Q: Who was your toughest opponent?
A: "As a coach, Hoonah. We've had a lot of battles with them in the B Division. As a player, Bill Hutton (Gold Medal Hall-of-Famer.) He could shoot, rebound and was tall and could run. He was a very tough match-up for us."
Q: If you could pick five players that you've played over the years to create an all-time Gold Medal team, who would those players?
A: "Greg Stigen, who was inducted into the Gold Medal Hall-of-Fame last year and was a long-time Klawock guy; Jerry Scudero and Sid Edenshaw for the front line. Norman Skan and John Ellis for the guards. For my sixth man, I would pick Ed Willburn. He was a great 3-point shooter."
Q: Basketball obviously is important to you. In your words, what does basketball mean to you?
A: What I really like about basketball is once the game is over, my close friends don't talk about basketball hardly. We just talk about things that are happening today that affect our people, and we try to find a way to remedy it. So, to me, basketball has afforded me an opportunity to make friends all over the state and I really appreciate that."
Q: How do you prepare for the Gold Medal tournament?
A: "When I was home with the B Division teams, we would have a month and a half of hard workouts before the tournament - it was a rigorous schedule for the guys. It takes about that long to get in good basketball shape. Now, I'm confident everyone keeps in shape on their own."
Q: What are the major changes you've seen over the years in the Gold Medal tournament?
A: "In 1962, the tournament went to an "A" and "AA" format. It was a good move and created good competition. They had good sensible rules at that time. Also, back in 1981, they tried the C Division (Old-Timers) on a trial basis. I really pushed for that division to continue."
Q: What is your favorite aspect about the Gold Medal tournament?
A: "Sitting at the games with a bunch of buddies watching different teams play. I look forward to the day when that's all I have to do."
Q: How important is the Alaska Native culture to the Gold Medal tournament?
A: "The significance of our people being involved in Gold Medal tournament is crucial because it brings in fresh money from the villages. It also allows us to sometimes visit with friends and family for the week. I see that as a positive thing."
Q: You are obviously a crowd favorite in the tournament. What makes you so popular with the fans?
A: "When I was very young, one of my dad's first cousins, Thomas Peratrovich, told me to always be good to people because people treat you how you treat them. That's how I live my life."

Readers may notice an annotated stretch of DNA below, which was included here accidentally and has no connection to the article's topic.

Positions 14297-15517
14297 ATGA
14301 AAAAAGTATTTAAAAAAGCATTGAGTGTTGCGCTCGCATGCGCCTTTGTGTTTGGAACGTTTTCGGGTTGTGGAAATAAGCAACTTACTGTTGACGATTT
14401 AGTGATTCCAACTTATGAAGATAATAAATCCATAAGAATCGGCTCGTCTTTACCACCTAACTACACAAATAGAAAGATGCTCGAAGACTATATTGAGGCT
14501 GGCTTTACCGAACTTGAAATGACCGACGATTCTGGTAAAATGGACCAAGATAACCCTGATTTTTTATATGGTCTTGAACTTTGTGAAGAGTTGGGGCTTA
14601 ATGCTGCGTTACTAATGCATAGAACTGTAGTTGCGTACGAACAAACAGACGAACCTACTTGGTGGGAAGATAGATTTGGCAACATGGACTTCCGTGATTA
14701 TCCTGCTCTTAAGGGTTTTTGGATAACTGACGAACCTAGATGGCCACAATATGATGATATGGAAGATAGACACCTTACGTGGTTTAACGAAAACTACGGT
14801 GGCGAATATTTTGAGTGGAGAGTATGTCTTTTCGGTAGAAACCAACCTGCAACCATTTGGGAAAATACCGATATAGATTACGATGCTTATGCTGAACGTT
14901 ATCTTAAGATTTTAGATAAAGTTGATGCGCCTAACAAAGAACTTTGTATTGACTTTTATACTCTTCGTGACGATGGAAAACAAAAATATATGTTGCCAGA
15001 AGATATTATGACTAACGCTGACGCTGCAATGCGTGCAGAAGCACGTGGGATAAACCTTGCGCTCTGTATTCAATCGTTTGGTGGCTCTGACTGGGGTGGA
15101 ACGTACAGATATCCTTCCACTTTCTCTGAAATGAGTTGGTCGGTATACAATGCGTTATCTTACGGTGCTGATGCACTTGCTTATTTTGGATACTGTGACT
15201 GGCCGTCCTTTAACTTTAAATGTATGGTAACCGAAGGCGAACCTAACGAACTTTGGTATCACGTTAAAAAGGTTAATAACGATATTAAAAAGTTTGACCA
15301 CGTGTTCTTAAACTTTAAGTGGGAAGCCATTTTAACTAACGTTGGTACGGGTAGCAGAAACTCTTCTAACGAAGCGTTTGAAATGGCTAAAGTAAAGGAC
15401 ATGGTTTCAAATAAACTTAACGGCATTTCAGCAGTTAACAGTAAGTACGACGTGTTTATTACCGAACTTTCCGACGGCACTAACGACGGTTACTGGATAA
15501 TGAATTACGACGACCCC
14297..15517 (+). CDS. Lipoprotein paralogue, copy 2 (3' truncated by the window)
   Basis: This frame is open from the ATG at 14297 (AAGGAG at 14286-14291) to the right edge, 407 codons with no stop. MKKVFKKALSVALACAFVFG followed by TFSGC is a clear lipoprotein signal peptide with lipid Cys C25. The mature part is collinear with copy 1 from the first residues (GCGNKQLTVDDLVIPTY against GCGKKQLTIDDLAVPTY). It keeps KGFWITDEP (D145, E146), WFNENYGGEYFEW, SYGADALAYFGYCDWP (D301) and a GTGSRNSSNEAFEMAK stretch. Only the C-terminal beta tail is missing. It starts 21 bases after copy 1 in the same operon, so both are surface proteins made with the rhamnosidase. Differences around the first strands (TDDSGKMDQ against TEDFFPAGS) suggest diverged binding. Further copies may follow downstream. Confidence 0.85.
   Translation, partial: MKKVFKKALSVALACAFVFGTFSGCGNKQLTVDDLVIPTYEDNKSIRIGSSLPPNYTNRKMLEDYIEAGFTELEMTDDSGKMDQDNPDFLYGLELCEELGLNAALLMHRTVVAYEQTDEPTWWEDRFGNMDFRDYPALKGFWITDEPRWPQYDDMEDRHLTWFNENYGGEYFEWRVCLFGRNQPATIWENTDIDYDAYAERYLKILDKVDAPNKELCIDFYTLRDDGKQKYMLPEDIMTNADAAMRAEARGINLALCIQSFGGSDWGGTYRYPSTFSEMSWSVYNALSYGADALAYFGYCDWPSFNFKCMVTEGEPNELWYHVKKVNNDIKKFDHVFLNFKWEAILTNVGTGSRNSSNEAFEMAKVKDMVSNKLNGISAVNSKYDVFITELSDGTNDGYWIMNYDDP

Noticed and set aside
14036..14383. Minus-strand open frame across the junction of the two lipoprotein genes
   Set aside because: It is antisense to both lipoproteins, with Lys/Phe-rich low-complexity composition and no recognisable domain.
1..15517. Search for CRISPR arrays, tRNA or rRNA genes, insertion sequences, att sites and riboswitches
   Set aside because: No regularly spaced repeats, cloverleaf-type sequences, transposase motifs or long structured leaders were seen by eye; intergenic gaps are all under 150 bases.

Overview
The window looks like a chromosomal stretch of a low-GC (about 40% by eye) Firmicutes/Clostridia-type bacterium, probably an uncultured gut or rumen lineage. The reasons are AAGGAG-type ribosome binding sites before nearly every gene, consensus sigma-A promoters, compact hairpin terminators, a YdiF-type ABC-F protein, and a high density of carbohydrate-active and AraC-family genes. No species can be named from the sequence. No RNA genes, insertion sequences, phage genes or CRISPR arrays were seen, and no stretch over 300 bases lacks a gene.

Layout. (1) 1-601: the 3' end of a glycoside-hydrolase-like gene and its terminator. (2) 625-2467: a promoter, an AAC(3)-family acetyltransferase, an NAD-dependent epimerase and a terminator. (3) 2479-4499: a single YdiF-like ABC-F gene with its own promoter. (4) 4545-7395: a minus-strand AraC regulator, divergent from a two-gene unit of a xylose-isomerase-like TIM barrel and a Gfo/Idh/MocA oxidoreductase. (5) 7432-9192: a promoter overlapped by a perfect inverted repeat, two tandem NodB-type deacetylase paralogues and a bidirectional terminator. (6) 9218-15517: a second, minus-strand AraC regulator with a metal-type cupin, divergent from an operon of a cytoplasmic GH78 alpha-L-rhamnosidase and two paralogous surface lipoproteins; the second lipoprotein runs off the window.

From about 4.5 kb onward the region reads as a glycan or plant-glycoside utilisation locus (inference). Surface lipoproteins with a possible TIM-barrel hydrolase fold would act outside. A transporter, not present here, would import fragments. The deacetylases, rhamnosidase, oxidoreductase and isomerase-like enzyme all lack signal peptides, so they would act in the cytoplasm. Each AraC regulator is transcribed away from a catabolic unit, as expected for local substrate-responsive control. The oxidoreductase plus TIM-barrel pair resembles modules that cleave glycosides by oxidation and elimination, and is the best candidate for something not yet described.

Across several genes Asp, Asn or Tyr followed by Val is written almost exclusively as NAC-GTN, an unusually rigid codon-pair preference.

Q: What does it mean, in terms of community pride, to win a bracket in the Gold Medal Tournament?
A: "Klawock teams have been participating in Gold Medal for 27 years. Whenever they play, the community is proud of our efforts, win or lose."
Q: In 1999, Sports Illustrated listed you as one of the 50 Greatest Alaskan Sports Figures. What was your reaction to this?
A: "I was kind of surprised and a lot of people were happy for me. I got a lot of phone calls and lot of people sent me the book." (Sports Illustrated released a hardbound special edition for each state to commemorate the 20th century in sports.)
Q: Have you had any other basketball experience outside of the Klawock Totems? When and where?
A: "I played in Seattle for a couple years in 1971-72. We were an amateur team of Alaskans call "The Alaskan Nuggets." It was good experience and we played 57 games in all."
Q: Any predictions for this year's tournament?
A: "To us, it's always up for grabs. By Thursday, we'll know who can win the bracket, but until then, it's all up for grabs."
Q: What do you foresee the future holds for the Gold Medal tournament and Dewey Skan?
A: "I appreciate all the hard work the Lions Club has done to sponsor the Gold Medal Tournament. I've been told, from time-to-time, that there's a move on to break up our Old Totem basketball team from Klawock. I hope that is not true, as I would like the core players that I mentioned earlier to be able to defend the C Division championship. As for me, I look forward to the day when I'm able to sit in the stands and enjoy the tournament as I have for years."